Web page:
Author Topic: OO roguelike design  (Read 17340 times)


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Re: OO roguelike design
« Reply #15 on: March 30, 2011, 11:35:42 PM »
ItemType could be removed?
You mean that removing it i could weld a shield, an armor, a scroll? Is that correct? Looks interesting infact...
This way i could also remove the big switch in the UI and always return the same set of actions for all items... well maybe i could add just some properties (as flags) such: wearable, quaffable etc... otherwise you will have strange things like "wear potion of healing" or "quaff leather armor"...
You grasped the concept fast. At the same time it turns out you have not played much ADOM or POWDER, both famous roguelikes. First allows you to wield potions and then smash them on monsters' heads to apply the effect. Holy water and undead don't mix, neither do harmful potions and unresistant monsters. POWDER has artifact items. Trick is even scrolls can become enchanted items that way. When you have a scroll "Weresmash" which emits light radius you can decide to wield it instead of a torch. Probably in your off-hand to avoid smacking fire elementals with it. Just make sure wielding plate mails does not cause you to get great AC.

Flags work well for most of those actions as you had noticed. Wear can be accomplished by having WearLocation property. None means no WearItem returned. This way you can wear short swords. Set WearLocation = SlotScabbard. :)

Other way is to go with function pointers. QuaffAction would be pointer to function taking two arguments: Quaffer and ItemQuaffed. Null pointer means this item is not quaffable. DefaultQuaff is for potions. It just discards the item and applies effect to Quaffer object. BloodBaneQuaff is for legendary artifact sword "The BloodBane". This weapon drinks blood on successful hits and may increase its own enchantment up to +10. It stores the blood inside its core. The player may opt to put his mouth against the sword's hilt to drink this blood in order to regain many lost hit points. There is a cost: this action resets BloodBane's enchantment to -1. Thus BloodBaneQuaff restores HP of Quaffer object, and reduces enchantment of ItemQuaffed object.

Decide how far you want to venture. Since you expressed wish to make simple roguelike my recommendation is to go mostly with flags.

Ah, and I did remove ItemType once. Then I ended up with crude code for UI like this:
Code: [Select]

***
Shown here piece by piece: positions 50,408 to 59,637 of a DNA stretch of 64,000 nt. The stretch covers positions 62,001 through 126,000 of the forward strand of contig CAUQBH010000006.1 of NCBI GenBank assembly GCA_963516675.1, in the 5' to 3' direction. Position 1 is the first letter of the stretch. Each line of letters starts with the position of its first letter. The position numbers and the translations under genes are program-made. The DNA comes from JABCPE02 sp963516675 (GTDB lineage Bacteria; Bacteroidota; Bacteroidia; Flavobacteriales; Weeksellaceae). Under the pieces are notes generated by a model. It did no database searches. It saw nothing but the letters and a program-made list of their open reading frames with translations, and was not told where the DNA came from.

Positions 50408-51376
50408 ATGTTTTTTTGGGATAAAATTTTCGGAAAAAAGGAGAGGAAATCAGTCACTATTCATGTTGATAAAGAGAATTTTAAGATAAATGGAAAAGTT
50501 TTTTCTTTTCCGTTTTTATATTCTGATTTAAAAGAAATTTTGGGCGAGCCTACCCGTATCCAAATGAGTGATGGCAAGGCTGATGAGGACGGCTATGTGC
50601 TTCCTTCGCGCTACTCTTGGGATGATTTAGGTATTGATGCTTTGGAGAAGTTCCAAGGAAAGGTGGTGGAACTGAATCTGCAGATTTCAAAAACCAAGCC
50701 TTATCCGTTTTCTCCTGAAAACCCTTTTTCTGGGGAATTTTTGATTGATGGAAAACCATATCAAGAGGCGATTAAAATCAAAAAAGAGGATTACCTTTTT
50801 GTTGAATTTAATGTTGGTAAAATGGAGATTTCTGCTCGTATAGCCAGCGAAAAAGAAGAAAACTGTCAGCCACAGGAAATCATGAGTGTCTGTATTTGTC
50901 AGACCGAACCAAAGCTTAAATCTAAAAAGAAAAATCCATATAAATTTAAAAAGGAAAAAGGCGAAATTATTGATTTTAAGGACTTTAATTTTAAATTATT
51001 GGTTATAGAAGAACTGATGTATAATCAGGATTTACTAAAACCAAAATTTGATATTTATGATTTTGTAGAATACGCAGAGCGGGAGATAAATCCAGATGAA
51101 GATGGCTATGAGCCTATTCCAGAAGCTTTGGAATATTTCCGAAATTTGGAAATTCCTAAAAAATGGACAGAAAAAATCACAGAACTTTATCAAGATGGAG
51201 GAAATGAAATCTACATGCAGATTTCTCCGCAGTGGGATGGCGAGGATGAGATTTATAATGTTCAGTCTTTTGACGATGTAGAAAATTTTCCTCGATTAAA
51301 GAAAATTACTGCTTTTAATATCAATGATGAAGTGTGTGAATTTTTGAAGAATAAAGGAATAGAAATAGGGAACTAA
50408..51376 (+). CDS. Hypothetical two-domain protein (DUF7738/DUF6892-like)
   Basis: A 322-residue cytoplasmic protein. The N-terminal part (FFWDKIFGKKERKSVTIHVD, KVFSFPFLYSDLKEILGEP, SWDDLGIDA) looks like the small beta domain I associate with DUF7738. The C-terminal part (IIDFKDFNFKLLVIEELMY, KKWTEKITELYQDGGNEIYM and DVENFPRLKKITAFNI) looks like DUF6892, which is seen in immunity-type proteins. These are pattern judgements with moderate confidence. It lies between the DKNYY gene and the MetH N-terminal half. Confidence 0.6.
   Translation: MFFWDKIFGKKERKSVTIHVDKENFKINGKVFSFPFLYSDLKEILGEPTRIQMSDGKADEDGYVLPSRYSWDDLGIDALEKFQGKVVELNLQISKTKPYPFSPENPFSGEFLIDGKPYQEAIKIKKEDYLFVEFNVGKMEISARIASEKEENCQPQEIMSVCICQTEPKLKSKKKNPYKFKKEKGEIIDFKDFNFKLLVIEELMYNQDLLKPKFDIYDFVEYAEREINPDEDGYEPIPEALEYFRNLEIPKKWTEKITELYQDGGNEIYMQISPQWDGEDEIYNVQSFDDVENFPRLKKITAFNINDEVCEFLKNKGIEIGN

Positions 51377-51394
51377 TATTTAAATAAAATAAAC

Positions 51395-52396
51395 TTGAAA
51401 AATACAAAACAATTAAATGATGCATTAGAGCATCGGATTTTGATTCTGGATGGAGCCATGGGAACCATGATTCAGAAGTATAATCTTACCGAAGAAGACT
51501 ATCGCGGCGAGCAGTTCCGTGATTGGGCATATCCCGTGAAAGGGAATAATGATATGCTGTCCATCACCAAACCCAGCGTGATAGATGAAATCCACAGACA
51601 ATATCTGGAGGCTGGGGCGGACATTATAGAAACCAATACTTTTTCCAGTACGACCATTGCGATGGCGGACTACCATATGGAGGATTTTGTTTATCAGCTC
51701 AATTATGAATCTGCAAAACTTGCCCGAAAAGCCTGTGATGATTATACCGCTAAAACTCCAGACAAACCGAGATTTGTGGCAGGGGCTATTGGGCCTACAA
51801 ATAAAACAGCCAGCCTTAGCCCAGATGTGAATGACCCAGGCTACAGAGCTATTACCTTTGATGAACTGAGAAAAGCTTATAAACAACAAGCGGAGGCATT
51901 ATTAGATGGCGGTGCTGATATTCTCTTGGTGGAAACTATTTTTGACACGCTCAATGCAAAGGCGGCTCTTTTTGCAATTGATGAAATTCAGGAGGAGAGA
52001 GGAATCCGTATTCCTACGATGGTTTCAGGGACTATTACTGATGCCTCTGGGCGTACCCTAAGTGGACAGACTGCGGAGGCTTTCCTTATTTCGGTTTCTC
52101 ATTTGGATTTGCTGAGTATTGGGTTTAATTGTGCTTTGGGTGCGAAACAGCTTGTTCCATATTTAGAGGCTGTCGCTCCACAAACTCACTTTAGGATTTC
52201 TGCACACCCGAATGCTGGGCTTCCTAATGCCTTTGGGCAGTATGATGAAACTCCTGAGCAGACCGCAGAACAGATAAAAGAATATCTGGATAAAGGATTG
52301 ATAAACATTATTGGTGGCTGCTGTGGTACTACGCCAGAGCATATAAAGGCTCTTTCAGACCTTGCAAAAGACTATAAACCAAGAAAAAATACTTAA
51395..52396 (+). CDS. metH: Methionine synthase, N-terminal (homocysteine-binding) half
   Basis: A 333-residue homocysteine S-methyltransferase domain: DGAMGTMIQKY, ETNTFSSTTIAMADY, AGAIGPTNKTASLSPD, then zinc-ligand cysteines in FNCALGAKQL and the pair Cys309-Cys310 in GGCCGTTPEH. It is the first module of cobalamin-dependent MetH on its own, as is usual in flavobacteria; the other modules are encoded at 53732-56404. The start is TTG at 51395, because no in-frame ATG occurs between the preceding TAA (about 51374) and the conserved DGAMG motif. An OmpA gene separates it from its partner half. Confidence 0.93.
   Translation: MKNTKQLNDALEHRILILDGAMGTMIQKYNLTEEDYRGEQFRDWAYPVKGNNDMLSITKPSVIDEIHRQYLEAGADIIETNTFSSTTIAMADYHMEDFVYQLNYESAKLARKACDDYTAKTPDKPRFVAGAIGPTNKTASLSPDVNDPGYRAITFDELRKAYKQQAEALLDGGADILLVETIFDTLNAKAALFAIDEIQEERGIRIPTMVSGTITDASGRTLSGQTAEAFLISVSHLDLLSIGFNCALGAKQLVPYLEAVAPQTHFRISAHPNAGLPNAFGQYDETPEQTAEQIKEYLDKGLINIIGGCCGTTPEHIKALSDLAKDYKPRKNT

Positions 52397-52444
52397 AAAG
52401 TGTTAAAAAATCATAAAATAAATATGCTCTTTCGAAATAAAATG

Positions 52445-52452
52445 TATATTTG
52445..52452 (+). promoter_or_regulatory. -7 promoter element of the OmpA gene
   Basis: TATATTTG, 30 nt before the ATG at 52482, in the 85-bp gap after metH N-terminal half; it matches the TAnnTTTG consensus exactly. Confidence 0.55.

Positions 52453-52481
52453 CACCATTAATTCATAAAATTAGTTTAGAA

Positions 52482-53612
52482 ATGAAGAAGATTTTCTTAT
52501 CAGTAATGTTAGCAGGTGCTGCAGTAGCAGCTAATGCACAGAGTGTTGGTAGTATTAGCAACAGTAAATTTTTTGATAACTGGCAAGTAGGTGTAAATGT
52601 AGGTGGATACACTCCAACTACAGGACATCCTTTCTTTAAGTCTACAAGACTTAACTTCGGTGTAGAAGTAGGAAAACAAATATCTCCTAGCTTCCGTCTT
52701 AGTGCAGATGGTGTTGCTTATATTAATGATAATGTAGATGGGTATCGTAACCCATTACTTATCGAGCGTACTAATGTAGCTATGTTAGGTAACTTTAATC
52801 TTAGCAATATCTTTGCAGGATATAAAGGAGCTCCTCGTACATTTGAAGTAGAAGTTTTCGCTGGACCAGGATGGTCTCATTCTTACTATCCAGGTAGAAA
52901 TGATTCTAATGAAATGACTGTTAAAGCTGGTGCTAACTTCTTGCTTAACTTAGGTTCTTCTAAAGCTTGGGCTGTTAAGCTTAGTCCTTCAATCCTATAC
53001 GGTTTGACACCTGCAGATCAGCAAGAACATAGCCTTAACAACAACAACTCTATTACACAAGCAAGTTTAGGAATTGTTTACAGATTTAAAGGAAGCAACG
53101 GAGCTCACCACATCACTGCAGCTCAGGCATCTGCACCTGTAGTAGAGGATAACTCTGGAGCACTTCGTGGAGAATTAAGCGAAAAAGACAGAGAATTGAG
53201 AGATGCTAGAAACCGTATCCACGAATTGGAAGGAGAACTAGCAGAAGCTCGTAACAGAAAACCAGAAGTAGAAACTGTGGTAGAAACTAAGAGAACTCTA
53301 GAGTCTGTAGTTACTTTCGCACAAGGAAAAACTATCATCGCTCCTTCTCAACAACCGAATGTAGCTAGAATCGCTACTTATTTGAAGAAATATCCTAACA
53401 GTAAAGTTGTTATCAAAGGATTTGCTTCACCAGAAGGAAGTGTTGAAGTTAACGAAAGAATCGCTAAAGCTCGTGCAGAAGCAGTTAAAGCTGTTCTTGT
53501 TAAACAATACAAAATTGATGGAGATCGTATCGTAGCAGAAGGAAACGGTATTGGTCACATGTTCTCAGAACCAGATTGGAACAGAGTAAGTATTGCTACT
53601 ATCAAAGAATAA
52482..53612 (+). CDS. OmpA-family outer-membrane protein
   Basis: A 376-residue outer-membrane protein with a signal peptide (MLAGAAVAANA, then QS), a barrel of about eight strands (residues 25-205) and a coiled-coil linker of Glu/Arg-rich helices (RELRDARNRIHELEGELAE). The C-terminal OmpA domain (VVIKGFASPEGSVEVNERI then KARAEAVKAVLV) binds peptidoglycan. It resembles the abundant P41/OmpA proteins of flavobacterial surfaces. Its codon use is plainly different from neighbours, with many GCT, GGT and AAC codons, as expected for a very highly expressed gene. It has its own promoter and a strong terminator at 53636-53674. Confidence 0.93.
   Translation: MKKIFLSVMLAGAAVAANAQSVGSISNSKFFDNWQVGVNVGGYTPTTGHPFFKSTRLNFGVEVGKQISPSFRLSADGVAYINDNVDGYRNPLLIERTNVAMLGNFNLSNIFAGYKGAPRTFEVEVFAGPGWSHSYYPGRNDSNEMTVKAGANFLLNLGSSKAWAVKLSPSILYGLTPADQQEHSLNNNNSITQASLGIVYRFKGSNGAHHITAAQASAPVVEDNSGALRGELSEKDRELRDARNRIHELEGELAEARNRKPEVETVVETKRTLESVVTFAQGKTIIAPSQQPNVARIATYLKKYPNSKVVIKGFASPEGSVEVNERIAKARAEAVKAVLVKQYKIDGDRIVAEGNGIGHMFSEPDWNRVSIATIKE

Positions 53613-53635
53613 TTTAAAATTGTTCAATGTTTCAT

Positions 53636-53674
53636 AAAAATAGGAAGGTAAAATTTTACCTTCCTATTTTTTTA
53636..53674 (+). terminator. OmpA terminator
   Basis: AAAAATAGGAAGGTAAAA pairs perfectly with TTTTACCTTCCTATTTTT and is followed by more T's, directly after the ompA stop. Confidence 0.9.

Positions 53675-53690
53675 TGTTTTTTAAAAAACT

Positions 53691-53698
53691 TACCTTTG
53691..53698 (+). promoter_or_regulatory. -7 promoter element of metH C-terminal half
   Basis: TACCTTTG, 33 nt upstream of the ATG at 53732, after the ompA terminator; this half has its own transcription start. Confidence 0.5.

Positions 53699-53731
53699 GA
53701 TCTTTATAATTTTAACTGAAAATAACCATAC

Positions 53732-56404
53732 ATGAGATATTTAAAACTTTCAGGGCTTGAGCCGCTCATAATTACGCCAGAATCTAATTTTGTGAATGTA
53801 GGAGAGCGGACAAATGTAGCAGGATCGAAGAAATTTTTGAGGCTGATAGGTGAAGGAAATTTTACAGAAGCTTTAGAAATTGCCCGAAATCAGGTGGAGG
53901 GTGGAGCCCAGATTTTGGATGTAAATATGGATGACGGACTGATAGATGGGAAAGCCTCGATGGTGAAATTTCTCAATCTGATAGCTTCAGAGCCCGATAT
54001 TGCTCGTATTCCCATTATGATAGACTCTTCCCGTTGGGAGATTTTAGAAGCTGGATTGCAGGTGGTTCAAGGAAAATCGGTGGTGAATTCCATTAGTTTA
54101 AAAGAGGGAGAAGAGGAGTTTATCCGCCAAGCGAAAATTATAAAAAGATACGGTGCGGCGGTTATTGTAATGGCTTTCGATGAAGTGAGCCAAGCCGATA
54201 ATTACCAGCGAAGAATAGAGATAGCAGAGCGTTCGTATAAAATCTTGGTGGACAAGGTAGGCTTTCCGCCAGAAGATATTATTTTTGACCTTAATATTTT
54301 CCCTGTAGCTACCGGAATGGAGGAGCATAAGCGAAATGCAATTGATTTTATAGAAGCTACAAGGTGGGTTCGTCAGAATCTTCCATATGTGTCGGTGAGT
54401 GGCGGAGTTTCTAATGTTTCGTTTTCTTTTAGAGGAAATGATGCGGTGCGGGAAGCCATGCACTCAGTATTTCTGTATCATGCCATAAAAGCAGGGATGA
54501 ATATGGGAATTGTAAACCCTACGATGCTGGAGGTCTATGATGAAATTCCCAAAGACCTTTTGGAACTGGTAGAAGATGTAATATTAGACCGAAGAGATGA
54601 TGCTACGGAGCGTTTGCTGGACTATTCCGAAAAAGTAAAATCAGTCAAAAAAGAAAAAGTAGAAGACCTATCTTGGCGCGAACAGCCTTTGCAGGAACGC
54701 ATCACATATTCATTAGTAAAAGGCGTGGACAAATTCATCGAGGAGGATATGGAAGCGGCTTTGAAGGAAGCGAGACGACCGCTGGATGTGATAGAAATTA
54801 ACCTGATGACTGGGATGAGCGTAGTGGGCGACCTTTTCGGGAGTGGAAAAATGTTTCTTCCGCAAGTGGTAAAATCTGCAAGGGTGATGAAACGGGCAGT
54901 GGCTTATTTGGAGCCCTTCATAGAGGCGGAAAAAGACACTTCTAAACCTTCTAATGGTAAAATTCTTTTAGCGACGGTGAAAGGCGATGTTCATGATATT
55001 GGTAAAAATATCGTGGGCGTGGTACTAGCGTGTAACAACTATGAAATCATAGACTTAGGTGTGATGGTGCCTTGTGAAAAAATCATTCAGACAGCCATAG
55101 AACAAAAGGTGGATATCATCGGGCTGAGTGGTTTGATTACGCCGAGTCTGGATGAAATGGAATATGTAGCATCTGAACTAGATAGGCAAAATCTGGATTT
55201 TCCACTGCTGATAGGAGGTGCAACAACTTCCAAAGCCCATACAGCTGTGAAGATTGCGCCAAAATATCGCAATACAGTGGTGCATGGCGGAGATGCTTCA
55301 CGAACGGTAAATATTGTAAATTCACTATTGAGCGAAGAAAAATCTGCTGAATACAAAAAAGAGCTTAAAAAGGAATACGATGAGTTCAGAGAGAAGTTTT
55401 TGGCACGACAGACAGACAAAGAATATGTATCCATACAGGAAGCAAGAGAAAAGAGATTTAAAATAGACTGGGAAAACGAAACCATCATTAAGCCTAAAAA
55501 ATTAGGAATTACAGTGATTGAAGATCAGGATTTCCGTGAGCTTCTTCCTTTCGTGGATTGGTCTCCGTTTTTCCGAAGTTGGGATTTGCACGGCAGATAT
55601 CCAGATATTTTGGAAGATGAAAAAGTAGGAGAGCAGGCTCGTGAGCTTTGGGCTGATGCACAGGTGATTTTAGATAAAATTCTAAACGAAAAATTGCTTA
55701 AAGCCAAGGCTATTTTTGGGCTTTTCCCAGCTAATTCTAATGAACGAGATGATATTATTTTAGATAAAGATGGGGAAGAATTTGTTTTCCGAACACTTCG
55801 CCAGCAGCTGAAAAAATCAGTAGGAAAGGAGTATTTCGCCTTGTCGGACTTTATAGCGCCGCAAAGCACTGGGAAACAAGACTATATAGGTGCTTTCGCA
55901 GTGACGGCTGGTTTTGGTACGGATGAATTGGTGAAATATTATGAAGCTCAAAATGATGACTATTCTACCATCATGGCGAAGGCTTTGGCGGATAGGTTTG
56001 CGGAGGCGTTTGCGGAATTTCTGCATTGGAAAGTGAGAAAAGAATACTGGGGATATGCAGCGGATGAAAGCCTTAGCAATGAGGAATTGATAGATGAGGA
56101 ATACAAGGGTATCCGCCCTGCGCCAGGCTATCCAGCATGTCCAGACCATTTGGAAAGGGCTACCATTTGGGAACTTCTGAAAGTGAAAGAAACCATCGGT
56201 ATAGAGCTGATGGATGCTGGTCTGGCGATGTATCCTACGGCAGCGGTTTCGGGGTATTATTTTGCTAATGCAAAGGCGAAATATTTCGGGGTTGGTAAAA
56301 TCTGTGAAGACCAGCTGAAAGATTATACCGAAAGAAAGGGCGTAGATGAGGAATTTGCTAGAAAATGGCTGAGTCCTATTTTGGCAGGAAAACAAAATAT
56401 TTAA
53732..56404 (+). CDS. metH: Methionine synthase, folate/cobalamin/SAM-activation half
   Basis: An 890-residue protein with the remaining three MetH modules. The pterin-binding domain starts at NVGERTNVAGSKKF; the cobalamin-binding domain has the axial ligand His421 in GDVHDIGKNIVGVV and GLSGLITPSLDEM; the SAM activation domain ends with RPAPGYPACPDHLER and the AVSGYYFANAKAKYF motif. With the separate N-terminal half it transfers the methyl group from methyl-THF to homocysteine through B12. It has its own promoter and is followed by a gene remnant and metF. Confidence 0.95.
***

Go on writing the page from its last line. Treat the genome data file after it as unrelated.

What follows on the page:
if item has damage and item has range
  category = ranged weapon
if item has damage and has magic cost
  category = combat wand
As you see this is pretty evil. I learned and brought back ItemType just renamed it to ItemCategory.

What do you think about the Decorator pattern for items? You have one big interface IItem with all item properties. You have one big ConcreteItem class that implements the interface returning all default zeros/false values. You then have an ItemDecorator class that implements the IItem interface delegating all methods implementation to an object implementing the IItem interface given in the constructor. So to have a quaffable/throwable/weldable item you do the following:
Code: [Select]
  IItem coolItem = new Quaffable(EFFECT_HEALING, new Throwable(RANGE_POTION, new Weldable(DAMAGE_POTION, new ConcreteItem())));
Looks neat! I must admit my practical knowledge with OOP is a bit limited. Since I'd hate to mislead you here a link to a post very much on topic. This will probably help you much more than I would: Item Depiction questions.
Michał Bieliński, reviewer for Temple of the Roguelike


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Re: OO roguelike design
« Reply #16 on: March 31, 2011, 12:58:13 PM »
This will probably help you much more than I would: Item Depiction questions.

Read it. It's very interesting and matches what i came up after our discussions. The most interesting part was about the ability to make aniything zap in an easy way, just a pointer to a "zap effect" or similar. So "sword of lightining" it's just a long sword with the ZAP_LIGHTINING effect set into it.



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Re: OO roguelike design
« Reply #17 on: April 02, 2011, 07:32:34 PM »
At which point you could easily start going into component systems.

OOP is still obviously very useful for a lot of core engine things, but trying to hard-code everything in a game more simple than space invaders is somewhat of an anti-pattern.

Dungeon Siege used such a system, and a presentation can be seen here:
« Last Edit: April 02, 2011, 07:42:23 PM by MrMorley »
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